Crisis management – should we look again at the way the Germans operate through THW?

With the reduction in police and military numbers, it may be an intelligent idea when the immediate crisis is over, to look at how other countries are coping with the surging demand for people to deliver essential services at critical times such as this.  Germany offers an interesting example of how to proceed through its THW.

Ten years ago just as the new government was being established in the UK, Baroness Neville-Jones, the first Security Minister in the coalition, suggested Cityforum should look at the potential utility for the UK to adopt an approach similar to that of THW (Bundesanstalt Technisches Hilfswerk).  The then THW chief, Albrecht Broemme, came to London to keynote one of our round tables to discuss the German approach to organising speedy help for the community, using a blend of specialist skills, available equipment and a substantial volunteer corps living right across the country.  He saw the essential quality of THW as providing a cadre of skilled professionals and disciplined volunteers, available to operate at a moment’s notice.  While there was attendee interest in this approach, most of the officials present on that occasion did not think THW would provide a model for the UK, where purely voluntary assistance would suffice.  However, this view was taken at a time when the police and the military, particularly the Army, were considerably larger than either now are.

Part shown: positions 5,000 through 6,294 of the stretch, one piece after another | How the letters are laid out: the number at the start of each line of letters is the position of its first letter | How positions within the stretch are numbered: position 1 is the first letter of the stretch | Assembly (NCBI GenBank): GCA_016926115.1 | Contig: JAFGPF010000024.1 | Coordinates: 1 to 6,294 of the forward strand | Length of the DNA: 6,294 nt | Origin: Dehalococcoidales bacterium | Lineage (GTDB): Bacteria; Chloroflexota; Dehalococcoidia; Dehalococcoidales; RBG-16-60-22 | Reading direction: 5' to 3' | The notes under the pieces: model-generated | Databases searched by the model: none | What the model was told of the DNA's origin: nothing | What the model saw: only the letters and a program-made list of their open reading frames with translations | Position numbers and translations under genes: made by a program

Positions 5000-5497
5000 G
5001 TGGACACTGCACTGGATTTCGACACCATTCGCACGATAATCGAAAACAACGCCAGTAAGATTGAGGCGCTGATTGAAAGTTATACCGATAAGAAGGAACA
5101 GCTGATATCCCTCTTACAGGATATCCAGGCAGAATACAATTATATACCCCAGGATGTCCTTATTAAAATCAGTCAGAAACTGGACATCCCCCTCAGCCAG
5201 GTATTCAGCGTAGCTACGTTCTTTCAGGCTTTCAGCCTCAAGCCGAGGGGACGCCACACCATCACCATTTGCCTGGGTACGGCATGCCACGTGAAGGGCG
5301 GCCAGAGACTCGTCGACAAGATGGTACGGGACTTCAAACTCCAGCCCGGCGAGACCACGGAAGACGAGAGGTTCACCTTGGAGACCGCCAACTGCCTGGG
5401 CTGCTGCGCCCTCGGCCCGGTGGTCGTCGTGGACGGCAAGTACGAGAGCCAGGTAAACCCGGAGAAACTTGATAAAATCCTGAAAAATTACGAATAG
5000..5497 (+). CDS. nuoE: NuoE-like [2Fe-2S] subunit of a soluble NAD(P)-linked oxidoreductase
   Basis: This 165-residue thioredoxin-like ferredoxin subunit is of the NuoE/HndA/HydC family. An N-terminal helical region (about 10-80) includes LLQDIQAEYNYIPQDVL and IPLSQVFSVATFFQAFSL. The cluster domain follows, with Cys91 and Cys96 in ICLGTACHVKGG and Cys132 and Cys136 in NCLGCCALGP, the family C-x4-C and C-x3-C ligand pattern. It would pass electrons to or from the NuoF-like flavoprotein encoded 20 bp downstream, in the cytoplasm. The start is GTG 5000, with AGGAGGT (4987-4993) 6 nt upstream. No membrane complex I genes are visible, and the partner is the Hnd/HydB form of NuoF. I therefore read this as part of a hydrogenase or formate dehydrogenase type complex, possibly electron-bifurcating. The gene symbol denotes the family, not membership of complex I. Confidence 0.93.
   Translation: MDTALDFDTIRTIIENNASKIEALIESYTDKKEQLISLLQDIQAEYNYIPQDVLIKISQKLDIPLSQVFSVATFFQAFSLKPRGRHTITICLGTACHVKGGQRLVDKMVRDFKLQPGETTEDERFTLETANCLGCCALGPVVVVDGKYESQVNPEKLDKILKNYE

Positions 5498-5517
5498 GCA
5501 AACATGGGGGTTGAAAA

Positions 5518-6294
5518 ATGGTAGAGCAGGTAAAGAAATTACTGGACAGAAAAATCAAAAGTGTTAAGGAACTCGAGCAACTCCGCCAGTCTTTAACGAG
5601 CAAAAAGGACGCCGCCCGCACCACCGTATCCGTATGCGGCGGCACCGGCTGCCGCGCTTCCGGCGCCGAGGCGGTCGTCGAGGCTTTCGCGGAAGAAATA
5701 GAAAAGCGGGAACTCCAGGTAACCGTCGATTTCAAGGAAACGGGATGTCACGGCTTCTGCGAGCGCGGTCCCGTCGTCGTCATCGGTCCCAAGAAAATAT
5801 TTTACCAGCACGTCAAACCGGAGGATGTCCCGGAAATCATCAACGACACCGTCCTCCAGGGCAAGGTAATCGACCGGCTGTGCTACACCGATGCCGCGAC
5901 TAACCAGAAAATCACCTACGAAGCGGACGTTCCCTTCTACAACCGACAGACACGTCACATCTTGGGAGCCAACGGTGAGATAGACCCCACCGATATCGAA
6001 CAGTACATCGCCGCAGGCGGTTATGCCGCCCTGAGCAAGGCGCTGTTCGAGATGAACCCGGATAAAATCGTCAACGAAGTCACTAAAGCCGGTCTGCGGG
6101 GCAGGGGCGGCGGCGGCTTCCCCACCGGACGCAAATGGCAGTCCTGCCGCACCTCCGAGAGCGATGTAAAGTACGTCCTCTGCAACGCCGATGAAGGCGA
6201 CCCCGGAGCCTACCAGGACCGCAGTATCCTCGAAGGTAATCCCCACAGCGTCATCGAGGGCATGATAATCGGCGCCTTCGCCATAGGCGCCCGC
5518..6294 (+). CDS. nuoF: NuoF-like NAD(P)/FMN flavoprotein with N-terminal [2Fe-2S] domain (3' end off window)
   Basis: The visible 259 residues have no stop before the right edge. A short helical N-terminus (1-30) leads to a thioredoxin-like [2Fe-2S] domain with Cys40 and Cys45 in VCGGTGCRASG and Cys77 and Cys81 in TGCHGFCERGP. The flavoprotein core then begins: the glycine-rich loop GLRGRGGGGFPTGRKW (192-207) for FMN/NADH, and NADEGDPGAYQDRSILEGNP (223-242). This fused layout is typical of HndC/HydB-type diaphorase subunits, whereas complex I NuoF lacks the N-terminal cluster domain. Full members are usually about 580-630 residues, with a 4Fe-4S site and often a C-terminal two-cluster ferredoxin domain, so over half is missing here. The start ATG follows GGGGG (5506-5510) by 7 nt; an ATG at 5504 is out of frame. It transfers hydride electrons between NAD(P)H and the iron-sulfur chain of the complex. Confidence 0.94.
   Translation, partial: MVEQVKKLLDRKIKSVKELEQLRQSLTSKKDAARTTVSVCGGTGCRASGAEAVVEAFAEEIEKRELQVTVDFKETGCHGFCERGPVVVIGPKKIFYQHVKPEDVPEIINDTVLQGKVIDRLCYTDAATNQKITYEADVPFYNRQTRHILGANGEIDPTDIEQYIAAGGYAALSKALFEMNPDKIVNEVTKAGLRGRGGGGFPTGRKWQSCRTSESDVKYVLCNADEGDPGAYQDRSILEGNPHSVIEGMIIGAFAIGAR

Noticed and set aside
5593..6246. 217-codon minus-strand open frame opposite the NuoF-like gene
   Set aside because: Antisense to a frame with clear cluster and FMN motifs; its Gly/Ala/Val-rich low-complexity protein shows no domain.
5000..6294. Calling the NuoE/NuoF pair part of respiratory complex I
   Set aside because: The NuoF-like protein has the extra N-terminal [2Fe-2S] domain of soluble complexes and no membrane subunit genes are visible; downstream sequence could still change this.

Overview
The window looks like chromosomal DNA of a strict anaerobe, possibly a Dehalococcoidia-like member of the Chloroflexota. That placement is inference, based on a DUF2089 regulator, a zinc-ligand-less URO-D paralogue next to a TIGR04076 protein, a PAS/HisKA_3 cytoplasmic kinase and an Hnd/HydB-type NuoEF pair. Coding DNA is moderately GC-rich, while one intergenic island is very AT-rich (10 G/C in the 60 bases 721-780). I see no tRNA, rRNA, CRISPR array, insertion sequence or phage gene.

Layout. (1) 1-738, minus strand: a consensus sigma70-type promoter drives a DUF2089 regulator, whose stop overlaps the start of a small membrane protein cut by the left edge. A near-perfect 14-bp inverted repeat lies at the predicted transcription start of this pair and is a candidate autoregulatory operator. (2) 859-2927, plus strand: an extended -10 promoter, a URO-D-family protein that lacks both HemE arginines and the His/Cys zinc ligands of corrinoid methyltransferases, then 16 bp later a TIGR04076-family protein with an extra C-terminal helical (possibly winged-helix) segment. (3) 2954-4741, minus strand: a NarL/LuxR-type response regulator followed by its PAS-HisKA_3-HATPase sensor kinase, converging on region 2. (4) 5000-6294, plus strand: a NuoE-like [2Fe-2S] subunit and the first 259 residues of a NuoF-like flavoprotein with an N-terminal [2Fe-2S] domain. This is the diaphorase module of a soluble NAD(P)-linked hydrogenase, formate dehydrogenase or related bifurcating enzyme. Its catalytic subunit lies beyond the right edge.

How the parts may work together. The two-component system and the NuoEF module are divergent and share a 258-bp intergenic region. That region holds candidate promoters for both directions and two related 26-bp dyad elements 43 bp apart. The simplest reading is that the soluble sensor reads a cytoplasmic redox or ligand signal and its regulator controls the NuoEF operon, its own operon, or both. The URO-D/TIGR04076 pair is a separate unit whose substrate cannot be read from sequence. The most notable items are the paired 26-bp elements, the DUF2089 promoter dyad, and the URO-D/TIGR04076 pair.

During the current crisis, THW moved into action early using its professionals and volunteer emergency workers from associations across the country to transport equipment, build emergency facilities, upgrade hospitals, move test laboratories and be the logistics provider for the distribution of large quantities of protective equipment.  This work is continuing.  The current THW chief, Gerd Friedsam, has stressed the ability of his organisation to scale up and do so fast.  In the future and in the light of the current much discussed distribution problems in the UK, might it make good sense for the British authorities to look again at the utility of this German example?

Link to the THW website:

Commentary written by Marc Lee, Chairman, Cityforum